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UK high-street lender and international financial services giant HSBC say they expect Pound Sterling will fail to replicate the gains seen in the first quarter of 2021.
In a new monthly currency research briefing HSBC acknowledge that there is much optimism about the UK following a successful vaccination programme and the likelihood of a much wider "opening up" from 19 July.
But, "we are sceptical of how much this can further benefit GBP," says Paul Mackel, Global Head of FX Research at HSBC.
The British Pound outshone its peers in the first three months of 2021 as investors bought into the resolution of the Brexit saga, but it was the UK's quick rollout of Covid-19 vaccines that caught investor attention.
A first mover advantage on the vaccine rollout offered the prospect of UK economic outperformance in 2021 as it would ultimately be able to ease restrictions on a sustained basis.
Indeed, this easing of restrictions has now largely occurred and all restrictions are now due to be lifted on July 19.
But foreign exchange strategists are quick to point out however that this good news is now largely incorporated into the Pound's valuations.
Indeed, Sterling's 2021 highs are in the rear-view mirror: the Pound-to-Euro exchange rate (GBP/EUR) peaked at 1.18n in early April while the Pound-to-Dollar exchange rate (GBP/USD) went as high as 1.42.
Above: Pound-to-Euro exchange rate shown at daily intervals with Fibonacci retracements of April move higher.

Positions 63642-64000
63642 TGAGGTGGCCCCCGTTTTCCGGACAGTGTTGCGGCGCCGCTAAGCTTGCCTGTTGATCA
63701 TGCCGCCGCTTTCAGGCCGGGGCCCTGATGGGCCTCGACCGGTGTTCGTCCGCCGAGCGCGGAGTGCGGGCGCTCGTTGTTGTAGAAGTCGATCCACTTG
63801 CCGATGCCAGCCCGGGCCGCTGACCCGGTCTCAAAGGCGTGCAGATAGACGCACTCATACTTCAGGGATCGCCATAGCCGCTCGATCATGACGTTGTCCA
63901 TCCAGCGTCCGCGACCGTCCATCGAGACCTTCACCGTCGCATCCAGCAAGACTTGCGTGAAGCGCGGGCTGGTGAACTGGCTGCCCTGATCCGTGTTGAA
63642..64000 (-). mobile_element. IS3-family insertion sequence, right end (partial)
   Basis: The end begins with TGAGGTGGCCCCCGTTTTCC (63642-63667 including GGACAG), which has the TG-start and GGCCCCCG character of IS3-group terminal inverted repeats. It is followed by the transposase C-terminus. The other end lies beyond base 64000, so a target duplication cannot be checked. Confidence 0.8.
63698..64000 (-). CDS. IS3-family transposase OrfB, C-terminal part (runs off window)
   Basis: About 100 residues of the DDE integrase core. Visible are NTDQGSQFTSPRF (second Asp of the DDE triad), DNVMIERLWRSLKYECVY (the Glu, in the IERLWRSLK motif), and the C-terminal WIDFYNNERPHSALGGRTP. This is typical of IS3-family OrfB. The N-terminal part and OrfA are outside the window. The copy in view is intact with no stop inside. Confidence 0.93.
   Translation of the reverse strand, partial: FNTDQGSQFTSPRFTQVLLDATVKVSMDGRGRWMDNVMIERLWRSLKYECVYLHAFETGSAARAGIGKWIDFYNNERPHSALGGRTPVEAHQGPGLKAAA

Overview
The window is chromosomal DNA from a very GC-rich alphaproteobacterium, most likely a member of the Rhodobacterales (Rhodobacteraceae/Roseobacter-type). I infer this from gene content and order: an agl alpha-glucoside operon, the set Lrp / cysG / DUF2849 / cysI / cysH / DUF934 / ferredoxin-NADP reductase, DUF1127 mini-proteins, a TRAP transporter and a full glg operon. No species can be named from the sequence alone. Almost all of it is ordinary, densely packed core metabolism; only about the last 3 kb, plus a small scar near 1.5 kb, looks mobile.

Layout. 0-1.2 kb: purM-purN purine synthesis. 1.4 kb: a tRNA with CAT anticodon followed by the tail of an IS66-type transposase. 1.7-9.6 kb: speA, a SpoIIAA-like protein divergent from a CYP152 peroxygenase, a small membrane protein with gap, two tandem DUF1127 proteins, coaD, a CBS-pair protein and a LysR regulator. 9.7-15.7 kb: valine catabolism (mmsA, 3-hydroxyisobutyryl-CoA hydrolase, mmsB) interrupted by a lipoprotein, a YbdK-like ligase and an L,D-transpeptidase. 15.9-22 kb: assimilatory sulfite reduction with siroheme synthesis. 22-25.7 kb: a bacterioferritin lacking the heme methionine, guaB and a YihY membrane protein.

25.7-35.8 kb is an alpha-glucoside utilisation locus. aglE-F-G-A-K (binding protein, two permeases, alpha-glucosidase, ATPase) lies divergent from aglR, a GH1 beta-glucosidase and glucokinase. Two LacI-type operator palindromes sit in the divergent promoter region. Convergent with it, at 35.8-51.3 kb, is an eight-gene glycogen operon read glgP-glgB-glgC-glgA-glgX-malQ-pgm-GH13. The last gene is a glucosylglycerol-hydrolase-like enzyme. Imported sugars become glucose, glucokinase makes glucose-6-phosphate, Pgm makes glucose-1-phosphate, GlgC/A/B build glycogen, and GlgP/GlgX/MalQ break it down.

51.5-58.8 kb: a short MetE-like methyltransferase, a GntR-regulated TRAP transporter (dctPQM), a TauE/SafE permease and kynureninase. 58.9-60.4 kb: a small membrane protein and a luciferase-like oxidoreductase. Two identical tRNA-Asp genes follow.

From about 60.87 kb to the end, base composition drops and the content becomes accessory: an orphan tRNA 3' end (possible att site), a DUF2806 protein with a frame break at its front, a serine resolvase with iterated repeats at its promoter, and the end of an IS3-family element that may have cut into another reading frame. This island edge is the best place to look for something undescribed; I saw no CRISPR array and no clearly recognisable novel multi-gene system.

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"Although GBP is down from its highs for the year, there is a lot of positivity priced in to the currency, especially when one considers the relative movements in rates and equity flows," says Mackel.
HSBC's research suggests neither the interest rate or equity story are aligned for further upside in Sterling.
"In other words, GBP is reflecting all of the optimism and any emergence of downside risks would hit the currency," says Mackel.
HSBC says risks to the outlook include the ending of government support schemes, which include the ending of the furlough scheme in September and the ending of the stamp duty reduction (this has already happened).
"The recent pace of growth has been very good, but it comes from a starting point which saw the UK economy lagging its potential more than its peers, due to the bigger fall in output seen earlier in the crisis," says Mackel.
Above: Pound-Dollar rate shown at daily intervals: Benefits from a thicket of Fibonacci support levels located between 1.3675 and 1.3713, in addition to GBP’s 200-day moving-average at 1.3672.
Incoming data meanwhile suggests economic growth rates might have peaked.
The Pound fell on July 09 when GDP for May was released alongside industrial and manufacturing production data which all disappointed against investor expectations.
The UK economy grew 24.6% in the year to May, an impressive headline figure flattered by the economic crash a year earlier but one that nonetheless is softer than the 25.9% the market had been expecting.
For foreign exchange markets this is potentially significant given currencies are trading in a regime that places heightened emphasis on economic growth differentials and central bank monetary policy.
In short, for the Pound to outperform UK economic data must deliver upside surprises.
Should further data releases disappoint the market might be obliged to push back the expected date of the first Bank of England interest rate rise, a development that would be on balance unsupportive of Pound valuations.
HSBC forecast the GBP/USD exchange rate to end 2021 at 1.37, be at 1.38 by the end of March 2022, 1.38 by the end of June 2022 and 1.37 by the end of September 2022.
Their Euro-Dollar forecast profile for the above timeframes is 1.22, 1.17, 1.19 and 1.23.
This gives a cross Pound-to-Euro exchange rate forecast profile of: 1.12, 1.18, 1.16 and 1.11.